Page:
“Home” is the root of many expressions, from the discomfort of a “home truth” to the success of being “home free.” Some idioms evoke a relationship to the human body, a physical sensation of safety and security. “Home is where the heart is,” for example, conjures a feeling of love, an emotional pull to a person or object. Or “there’s no place like home,” a line first uttered by Judy Garland in the 1939 classic film, The Wizard of Oz, which is now a casual phrase that describes an affinity towards a familiar space.
Photographer Johny Pitts and poet Roger Robinson take a deep dive into this concept in Home is not a Place. Their photobook, published by Harper Collins in 2022, reflects on Black British culture – travelling across the UK coast to meet and document its families and communities. Like the free-form composition of poetry and images, the notion of “home,” too, becomes malleable and fluid: unique to every individual the duo encountered on their travels. The publication, as Pitt states, “celebrates Black spaces, captures them whilst they’re still here and gives them a home. If not in a literal sense, in a figurative sense. For me, home is somewhere that you take with you.”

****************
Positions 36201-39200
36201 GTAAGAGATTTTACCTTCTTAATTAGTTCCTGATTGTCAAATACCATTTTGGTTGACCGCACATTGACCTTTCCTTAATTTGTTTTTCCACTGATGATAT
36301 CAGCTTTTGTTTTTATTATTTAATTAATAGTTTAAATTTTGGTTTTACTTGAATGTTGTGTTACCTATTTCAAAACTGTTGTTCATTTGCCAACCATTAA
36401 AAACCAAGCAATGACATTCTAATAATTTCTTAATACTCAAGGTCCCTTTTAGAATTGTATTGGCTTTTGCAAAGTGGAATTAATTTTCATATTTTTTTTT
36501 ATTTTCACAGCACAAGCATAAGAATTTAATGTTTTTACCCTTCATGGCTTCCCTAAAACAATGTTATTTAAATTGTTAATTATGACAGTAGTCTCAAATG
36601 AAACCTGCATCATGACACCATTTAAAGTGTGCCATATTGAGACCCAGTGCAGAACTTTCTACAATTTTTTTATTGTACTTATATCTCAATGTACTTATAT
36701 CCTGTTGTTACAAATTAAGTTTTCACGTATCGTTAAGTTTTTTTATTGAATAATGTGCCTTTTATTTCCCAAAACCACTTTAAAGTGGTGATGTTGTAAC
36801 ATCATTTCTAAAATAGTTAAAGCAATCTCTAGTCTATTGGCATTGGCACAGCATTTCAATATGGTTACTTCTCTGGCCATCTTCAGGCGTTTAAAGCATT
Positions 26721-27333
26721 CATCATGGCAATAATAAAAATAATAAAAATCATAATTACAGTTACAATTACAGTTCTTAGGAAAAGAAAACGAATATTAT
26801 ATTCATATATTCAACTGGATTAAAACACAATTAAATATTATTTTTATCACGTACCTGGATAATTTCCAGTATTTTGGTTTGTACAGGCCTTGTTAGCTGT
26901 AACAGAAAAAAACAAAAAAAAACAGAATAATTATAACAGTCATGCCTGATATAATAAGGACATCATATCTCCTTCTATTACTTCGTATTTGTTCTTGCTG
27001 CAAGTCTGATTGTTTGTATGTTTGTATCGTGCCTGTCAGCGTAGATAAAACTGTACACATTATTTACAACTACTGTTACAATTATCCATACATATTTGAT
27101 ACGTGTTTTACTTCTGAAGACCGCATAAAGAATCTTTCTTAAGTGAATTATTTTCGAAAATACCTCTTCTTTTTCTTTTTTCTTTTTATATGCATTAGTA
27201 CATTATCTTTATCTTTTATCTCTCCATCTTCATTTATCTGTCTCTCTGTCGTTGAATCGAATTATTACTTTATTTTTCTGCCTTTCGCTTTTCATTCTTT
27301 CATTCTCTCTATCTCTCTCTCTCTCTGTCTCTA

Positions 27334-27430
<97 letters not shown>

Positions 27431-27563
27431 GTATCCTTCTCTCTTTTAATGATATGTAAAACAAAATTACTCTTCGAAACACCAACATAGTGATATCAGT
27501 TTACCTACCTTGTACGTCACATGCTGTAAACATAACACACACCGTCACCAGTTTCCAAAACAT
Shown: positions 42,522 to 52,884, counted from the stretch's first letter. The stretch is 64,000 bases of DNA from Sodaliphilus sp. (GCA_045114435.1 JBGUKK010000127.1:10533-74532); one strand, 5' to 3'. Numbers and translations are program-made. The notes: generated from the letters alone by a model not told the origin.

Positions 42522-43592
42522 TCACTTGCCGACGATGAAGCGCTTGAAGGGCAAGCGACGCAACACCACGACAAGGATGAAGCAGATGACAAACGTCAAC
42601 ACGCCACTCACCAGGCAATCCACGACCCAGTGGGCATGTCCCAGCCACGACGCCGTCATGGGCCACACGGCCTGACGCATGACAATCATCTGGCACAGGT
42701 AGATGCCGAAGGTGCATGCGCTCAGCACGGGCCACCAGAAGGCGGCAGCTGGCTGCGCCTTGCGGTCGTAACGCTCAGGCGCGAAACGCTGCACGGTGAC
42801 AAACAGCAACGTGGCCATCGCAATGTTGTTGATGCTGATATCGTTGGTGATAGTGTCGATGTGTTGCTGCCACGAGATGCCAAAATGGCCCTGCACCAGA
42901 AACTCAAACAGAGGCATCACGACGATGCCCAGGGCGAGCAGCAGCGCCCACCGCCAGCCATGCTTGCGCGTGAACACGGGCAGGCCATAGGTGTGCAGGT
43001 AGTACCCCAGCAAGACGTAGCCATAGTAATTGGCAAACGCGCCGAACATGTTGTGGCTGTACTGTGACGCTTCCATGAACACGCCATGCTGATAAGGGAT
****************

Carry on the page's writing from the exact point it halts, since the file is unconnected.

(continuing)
Now, the Photoworks-supported project is presented in an exhibition at Stills Gallery, Edinburgh. “It started to occur to me that spaces in which Black and working-class communities are sustained are often ephemeral,” Pitts writes. “Photography became an attempt to preserve these vulnerable cultural artefacts.” Candid, street-style images of small moments and daily actions become part of a larger narrative, a response to the varied manifestations of Black British culture. In Man Through Rain Dappled Window (2010), for example, a smudged face stares back at the lens, one sharp eye catching the viewer’s gaze. A woman petitions for climate justice at Cop26, Glasgow, in The Activist (2021), whilst in Former Premises of the Horse & Lion Pub (2016), a group of teenagers stroll through Sheffield at dusk.
These images document figures across the country – from Land’s End to Bristol, John O’Groats to Scarborough – in both rural and urban settings. “Johny’s superpower is to reveal hidden but experienced culture,” Robinson writes. In this exhibition, “home” cannot be narrowed down to a single interpretation; instead, Pitts opens up new possibilities, adding a myriad of interpretations to the concept.
Home is not a Place
stills.org | Until 10 June
Words: Megan Jones
1. © Johny Pitts, Kenya Friend Chicken, Firth Park.
2. © Johny Pitts, from Home Is Not A Place, 2021-22.
3. © Johny Pitts, from Home Is Not A Place, 2021-22.